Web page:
School of Mixing – Tom Lord Alge

Every now and again I catch a webinar or video that catches my eye. Last time it was a discussion in a bar that I found interesting (click here to read that post) but this time, it’s just a straight up mixing discussion that waves put on with Tom Lord Alge (or TLA as he will be called from here on out. Please take the time, if you have the time, to watch the video but what would my blog be without my thoughts and opinions. So below the video I’ve listed my key takeaways and things that stuck out to me. Enjoy!

1. “It’s not about the Gear, it’s about the Ear!” While I can say for certainty that gear sometimes is the issue, they are completely right about this. Good mixing is more about the engineer than the hardware. 

2. A cool way to check any midi generated trigger tracks (i.e. drum replacements) is with a ducker that pulls audio from original (acting as a mute rather than opening up), than it’s really easy to know if you missed it because you hear the drum instead of it being muted by the trigger. 

3. “Don’t be afraid to experiment….what can happen?” THis is something I find myself doing a lot. Sometimes you just hit a wall trying to fix a problem so I usually step away and come back and try to approach it from a completely different angle. Remember, if you save as often as you should be, experimenting is for the most part risk free!

4. If you’re going to take your mix to the next level…you’re going to have to spend some time chopping and editing your files. This is a given really. Good stuff just takes time. It takes lots of passes. Tweaking plugs can only go so far, editing the source files is necessary a lot of the time. 

5. Don’t be afraid to duplicate tracks to create width and stereo effect for your files. This is something I’ll be trying in an upcoming session for sure. I’ve personally never thought of this but just like we said earlier, don’t be afraid to experiment!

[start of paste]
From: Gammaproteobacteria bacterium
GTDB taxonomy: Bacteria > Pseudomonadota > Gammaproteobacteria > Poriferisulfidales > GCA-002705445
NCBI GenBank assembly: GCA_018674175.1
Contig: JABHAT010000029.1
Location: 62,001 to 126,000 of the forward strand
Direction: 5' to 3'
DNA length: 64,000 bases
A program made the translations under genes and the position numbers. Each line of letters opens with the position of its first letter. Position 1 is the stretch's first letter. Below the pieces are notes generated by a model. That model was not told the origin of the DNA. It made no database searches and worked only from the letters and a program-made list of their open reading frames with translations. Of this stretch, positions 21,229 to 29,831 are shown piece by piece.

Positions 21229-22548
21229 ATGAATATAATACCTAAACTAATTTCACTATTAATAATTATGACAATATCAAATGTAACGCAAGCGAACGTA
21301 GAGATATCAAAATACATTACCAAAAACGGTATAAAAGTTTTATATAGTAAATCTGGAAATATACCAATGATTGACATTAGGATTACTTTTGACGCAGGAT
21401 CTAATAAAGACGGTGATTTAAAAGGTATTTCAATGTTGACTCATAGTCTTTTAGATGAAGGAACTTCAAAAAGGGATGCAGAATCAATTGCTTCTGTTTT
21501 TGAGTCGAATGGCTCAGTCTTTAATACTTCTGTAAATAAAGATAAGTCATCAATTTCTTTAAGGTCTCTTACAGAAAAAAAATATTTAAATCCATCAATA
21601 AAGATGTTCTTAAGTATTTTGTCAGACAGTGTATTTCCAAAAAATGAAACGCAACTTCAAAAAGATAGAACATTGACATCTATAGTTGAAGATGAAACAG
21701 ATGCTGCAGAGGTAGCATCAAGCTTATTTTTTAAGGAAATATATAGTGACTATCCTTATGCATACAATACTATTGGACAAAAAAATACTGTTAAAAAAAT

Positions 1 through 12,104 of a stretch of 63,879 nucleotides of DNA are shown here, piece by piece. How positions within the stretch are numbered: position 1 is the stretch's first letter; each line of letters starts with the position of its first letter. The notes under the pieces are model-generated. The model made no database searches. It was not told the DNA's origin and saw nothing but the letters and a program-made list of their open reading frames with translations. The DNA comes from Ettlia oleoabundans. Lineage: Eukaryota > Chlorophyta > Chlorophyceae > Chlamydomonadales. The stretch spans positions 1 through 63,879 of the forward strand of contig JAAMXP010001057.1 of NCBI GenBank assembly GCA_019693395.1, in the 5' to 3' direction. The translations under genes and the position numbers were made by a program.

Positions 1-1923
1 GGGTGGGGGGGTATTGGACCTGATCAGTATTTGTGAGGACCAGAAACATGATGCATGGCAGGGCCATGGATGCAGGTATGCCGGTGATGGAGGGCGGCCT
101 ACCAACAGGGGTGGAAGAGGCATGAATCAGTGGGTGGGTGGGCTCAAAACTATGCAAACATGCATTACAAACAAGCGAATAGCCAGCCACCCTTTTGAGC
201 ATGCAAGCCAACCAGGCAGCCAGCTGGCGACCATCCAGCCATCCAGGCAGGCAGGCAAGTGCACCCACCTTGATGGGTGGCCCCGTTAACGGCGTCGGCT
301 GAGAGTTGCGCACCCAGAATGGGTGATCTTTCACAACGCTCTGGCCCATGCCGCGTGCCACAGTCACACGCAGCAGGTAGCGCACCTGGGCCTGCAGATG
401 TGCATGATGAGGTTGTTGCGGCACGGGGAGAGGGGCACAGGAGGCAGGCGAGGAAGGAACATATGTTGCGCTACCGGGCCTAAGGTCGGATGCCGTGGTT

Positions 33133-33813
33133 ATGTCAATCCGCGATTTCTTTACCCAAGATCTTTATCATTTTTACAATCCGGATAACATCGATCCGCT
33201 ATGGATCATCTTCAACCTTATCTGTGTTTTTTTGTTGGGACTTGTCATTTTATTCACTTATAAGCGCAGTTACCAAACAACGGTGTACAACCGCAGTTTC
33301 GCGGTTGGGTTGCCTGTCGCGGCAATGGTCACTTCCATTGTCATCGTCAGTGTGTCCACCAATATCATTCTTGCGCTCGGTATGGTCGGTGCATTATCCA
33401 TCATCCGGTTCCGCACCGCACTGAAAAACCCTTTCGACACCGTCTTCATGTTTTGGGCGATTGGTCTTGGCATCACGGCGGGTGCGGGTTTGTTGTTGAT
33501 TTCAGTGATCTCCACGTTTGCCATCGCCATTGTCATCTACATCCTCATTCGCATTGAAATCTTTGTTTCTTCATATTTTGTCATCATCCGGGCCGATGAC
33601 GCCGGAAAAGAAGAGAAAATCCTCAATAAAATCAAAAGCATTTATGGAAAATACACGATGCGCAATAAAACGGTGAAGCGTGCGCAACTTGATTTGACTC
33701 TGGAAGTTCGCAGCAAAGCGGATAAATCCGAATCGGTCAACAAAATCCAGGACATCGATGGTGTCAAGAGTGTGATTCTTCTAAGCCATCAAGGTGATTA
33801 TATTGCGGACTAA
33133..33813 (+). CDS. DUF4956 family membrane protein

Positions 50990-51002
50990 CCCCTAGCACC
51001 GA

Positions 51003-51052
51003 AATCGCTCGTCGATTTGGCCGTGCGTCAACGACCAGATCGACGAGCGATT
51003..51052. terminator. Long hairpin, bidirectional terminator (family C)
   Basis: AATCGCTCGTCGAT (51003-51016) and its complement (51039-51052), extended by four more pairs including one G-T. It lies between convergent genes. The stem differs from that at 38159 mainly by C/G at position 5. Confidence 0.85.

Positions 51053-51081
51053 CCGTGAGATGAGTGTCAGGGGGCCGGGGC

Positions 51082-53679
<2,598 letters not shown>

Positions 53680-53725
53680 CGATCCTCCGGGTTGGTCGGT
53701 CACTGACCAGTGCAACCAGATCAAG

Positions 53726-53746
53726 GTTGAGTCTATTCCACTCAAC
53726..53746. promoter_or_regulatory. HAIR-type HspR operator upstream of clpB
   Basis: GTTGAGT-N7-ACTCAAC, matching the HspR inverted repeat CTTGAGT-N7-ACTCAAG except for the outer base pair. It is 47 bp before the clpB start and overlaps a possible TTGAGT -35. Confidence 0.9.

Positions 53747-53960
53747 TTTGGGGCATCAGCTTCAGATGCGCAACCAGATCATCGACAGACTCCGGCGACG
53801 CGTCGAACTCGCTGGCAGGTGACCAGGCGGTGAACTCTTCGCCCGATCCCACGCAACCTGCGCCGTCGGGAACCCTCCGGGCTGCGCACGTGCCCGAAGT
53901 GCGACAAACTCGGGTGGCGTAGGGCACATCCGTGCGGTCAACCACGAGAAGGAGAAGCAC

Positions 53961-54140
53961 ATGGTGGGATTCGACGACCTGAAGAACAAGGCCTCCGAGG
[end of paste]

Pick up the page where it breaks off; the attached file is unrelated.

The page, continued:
6. Especially in the studio, don’t be afraid of additive EQ, this isn’t live. A lot of mixers will do subtractive EQ before compression and additive EQ after dynamics but really anything is game if it makes it better. 

7. He talked about finding a workflow that allows you to work both creatively and effectively, your plugin choice should promote that. This should speak to how, in audio production, there is usually multiple paths to a finished product. They may end in slightly different places but both work. Find the way that works for you and stick to it! Be confident in your choices. The beauty of plugins is that everyone can use them differently, if you are peer reviewing, if your customers like your mixes, you can skin that bird any way you like

8. Work until you feel like you need a break. Then come back when you’re ready. Don’t rush the process or ignore what your ears are telling you. If you don’t have a deadline looming over you there is no need to push your ears too hard. 

9. With time and creativity, you can fix bad recordings, don’t give up. This really inspired me to not be so caught up with acting defeated because of something in my source. Our job as engineers is to actually “engineer” (or develop) a solution. 

10. “Trust your gut.” Live and die by your mix decisions (in doing that you create your signature sound). Mix everyday, hang around musicians, learn the craft. Put in the time and the skills will come naturally. Basically he is saying to just keep grinding. Don’t give up. 

Let me know if you guys like these kinds of posts in the comments below. I love watching this kind of stuff and being inspired a bit. Do you guys like them? 

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